BREAKING: George Pell's appeal against his sentence has been dismissed
The verdict is on on the Pell's appeal of her conviction for child sex abuse
George Pell's appeal against his sentence has just been dismissed by the Victorian Court of Appeal. The decision was reached by a majority of two to one.
Pell, who was ordered to 'return to prison', will stay in jail for at least another three years. He is expected to take his case to the High Court.
When the decision was announced, the court remained largely silent, although some gasps from supporters could be heard from the gallery.
WATCH: George Pell jeered as he leaves court after losing his appeal
Cardinal Pell was in March sentenced to 6 years in jail. The previous month he had been found guilty of sexually penetrating a child under the age of 16 as well as four charges of an indecent act with a minor.
The judge, Peter Kidd, described the 77-year-old as 'brazen' in his summing up - telling him 'you were confident your victims would not complain'.
'The offending which the jury has found you have engaged in was, on any view, breathtakingly arrogant,' the judge told Pell - saying he had committed a 'grave abuse of his power'.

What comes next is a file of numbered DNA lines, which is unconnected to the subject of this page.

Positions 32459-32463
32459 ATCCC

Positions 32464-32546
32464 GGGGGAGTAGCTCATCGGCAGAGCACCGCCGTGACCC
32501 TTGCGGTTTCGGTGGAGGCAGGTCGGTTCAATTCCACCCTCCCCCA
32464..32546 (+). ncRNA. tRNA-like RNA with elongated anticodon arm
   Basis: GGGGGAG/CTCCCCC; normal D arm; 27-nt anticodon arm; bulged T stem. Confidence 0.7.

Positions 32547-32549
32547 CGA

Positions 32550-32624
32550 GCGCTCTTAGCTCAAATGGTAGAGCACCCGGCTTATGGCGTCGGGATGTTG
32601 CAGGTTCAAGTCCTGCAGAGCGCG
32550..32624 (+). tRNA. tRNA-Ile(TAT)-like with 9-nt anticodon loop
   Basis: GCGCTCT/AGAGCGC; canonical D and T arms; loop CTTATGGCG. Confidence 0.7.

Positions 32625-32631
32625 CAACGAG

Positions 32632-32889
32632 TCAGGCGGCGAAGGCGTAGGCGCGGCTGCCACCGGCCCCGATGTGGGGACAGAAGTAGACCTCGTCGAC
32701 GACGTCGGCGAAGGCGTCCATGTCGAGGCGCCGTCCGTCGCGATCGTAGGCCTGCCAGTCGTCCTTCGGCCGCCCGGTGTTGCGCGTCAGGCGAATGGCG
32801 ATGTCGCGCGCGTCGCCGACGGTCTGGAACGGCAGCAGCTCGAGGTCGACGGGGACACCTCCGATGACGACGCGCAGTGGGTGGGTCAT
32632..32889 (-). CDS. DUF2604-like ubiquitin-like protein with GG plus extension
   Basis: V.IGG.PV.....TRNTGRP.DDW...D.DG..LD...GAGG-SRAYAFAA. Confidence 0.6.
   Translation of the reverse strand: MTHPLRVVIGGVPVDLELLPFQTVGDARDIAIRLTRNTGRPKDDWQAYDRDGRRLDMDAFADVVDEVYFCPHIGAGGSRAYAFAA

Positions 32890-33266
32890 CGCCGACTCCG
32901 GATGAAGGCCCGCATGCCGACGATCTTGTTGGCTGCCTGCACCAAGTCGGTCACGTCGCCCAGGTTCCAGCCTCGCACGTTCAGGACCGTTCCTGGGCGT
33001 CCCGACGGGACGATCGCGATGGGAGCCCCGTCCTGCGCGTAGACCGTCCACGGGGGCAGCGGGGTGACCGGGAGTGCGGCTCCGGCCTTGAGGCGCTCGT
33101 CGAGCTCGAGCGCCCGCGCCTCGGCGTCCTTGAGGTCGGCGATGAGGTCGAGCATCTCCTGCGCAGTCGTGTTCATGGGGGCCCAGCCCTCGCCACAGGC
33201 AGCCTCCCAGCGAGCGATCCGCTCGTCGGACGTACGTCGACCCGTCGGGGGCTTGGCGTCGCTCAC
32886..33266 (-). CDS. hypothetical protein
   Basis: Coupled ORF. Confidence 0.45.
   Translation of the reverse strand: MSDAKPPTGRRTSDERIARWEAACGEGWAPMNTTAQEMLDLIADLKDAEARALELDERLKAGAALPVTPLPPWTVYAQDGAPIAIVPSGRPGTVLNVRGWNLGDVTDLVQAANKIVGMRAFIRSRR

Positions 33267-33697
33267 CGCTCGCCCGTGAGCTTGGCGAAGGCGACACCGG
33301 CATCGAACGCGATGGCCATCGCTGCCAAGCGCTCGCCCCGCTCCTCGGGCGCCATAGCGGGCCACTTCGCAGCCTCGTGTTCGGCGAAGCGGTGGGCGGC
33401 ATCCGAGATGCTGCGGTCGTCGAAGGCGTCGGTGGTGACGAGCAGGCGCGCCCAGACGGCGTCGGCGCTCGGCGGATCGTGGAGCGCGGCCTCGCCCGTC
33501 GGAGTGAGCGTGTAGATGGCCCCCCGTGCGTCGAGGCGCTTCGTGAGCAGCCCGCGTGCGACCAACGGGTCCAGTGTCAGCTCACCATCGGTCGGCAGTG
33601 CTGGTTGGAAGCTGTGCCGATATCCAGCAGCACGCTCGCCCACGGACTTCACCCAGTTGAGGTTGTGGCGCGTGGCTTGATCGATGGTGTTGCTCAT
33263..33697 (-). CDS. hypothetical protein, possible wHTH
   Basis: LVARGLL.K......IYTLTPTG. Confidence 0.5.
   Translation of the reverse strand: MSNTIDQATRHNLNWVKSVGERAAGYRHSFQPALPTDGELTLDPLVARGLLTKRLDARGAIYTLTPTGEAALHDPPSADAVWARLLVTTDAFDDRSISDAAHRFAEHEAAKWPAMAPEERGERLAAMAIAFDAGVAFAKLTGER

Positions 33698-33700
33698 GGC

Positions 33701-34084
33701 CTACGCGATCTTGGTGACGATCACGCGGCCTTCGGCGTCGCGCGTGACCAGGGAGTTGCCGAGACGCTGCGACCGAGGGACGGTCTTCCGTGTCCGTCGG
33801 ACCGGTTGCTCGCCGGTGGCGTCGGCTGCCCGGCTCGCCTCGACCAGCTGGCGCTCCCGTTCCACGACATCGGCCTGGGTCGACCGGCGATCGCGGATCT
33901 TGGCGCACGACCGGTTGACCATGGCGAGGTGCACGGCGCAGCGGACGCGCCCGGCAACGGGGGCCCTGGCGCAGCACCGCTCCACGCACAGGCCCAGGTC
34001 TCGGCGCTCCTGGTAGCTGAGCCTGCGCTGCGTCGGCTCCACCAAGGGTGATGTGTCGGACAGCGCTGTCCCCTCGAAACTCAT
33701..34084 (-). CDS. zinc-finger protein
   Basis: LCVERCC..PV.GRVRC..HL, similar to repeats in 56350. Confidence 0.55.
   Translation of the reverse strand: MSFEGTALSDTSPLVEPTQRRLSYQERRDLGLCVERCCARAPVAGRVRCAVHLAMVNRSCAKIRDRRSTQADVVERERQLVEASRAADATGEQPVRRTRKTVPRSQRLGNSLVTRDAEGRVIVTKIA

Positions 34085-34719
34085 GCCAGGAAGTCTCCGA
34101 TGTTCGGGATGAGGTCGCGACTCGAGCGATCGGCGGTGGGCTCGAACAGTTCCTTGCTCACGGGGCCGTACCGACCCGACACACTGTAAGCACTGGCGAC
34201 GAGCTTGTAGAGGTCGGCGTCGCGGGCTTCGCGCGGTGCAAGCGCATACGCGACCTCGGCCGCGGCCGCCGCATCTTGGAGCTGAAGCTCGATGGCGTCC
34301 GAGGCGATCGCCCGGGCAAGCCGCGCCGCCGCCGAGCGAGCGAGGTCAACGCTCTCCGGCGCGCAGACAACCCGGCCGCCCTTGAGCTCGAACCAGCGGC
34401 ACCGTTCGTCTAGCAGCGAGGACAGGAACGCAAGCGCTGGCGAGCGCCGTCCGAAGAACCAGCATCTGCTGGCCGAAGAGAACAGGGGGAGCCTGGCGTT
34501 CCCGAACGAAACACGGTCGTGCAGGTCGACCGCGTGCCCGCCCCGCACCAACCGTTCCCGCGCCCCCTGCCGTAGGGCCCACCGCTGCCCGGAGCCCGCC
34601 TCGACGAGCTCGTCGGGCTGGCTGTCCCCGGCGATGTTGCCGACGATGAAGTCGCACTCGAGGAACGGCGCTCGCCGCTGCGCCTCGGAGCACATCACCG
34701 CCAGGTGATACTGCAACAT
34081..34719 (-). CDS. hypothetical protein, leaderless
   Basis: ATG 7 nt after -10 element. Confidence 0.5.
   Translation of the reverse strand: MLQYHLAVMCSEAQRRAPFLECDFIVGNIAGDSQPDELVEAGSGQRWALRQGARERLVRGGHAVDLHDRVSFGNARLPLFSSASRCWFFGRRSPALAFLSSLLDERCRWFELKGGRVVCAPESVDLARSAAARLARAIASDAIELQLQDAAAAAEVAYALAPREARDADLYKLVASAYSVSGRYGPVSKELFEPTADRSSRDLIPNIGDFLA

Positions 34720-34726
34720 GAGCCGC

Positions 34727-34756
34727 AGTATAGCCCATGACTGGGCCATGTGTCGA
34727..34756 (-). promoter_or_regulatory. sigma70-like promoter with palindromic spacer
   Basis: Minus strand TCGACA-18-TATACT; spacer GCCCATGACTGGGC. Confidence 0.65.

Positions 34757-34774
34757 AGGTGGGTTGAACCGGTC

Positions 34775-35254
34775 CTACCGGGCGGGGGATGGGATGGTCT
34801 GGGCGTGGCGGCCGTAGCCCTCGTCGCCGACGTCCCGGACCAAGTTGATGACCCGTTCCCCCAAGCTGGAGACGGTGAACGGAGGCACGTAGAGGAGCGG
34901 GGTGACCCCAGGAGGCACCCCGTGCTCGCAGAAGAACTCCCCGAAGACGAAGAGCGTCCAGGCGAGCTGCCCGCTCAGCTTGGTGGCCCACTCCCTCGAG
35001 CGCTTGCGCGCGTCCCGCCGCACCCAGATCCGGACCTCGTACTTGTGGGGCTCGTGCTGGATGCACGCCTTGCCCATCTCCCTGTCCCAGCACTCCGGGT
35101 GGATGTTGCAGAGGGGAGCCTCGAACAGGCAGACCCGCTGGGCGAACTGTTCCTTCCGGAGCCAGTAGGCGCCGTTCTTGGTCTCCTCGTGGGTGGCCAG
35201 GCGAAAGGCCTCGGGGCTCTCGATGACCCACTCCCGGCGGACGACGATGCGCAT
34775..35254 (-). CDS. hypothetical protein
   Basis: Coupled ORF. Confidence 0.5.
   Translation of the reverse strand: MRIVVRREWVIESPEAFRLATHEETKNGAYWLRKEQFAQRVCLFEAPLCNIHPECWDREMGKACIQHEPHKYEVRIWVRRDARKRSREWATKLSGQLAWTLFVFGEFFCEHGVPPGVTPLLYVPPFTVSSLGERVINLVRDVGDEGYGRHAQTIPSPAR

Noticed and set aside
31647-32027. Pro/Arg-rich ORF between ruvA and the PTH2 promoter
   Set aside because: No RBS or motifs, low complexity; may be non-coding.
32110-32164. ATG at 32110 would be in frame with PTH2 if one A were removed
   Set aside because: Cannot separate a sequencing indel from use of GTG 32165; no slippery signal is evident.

He was the most senior Catholic priest ever convicted of child sex crimes.
The criminal offences involving two choirboys - who the judge referred to as 'R' and 'J' - occurred between December 1996 and early 1997 at St Patrick's Cathedral, months after Pell was inaugurated as archbishop of Melbourne's Catholic church.
The judge said he was conscious that Pell was nearing the end of his life.
'I am conscious that the term of imprisonment, which I am about to impose upon you, carries with it a real, as distinct from theoretical possibility that you may not live to be released from prison,' he said, acknowledging Pell was suffering from congestive heart failure.
'Facing jail at your age in these circumstances must be an awful state of affairs for you,' he said.
The judge stated that Pell had 'reformed' and was no longer 'a risk to the community'.
Days before Pell's February conviction Pope Francis quietly removed him from the Pontiff's Council of Advisers, per the Guardian.
Once the verdict was made public, the Vatican issued a statement confirming the cleric was no longer its Secretariat for the Economy, the third most powerful position in the religious enclave.
Speaking of the court's decision, Vatican spokesman Alessandro Gisotti said: ‘This is painful news that, as we are well aware, has shocked many people, not only in Australia.
‘We reiterate the utmost respect for the Australian judicial authorities. In the name of this respect, we now await the outcome of the appeal process.’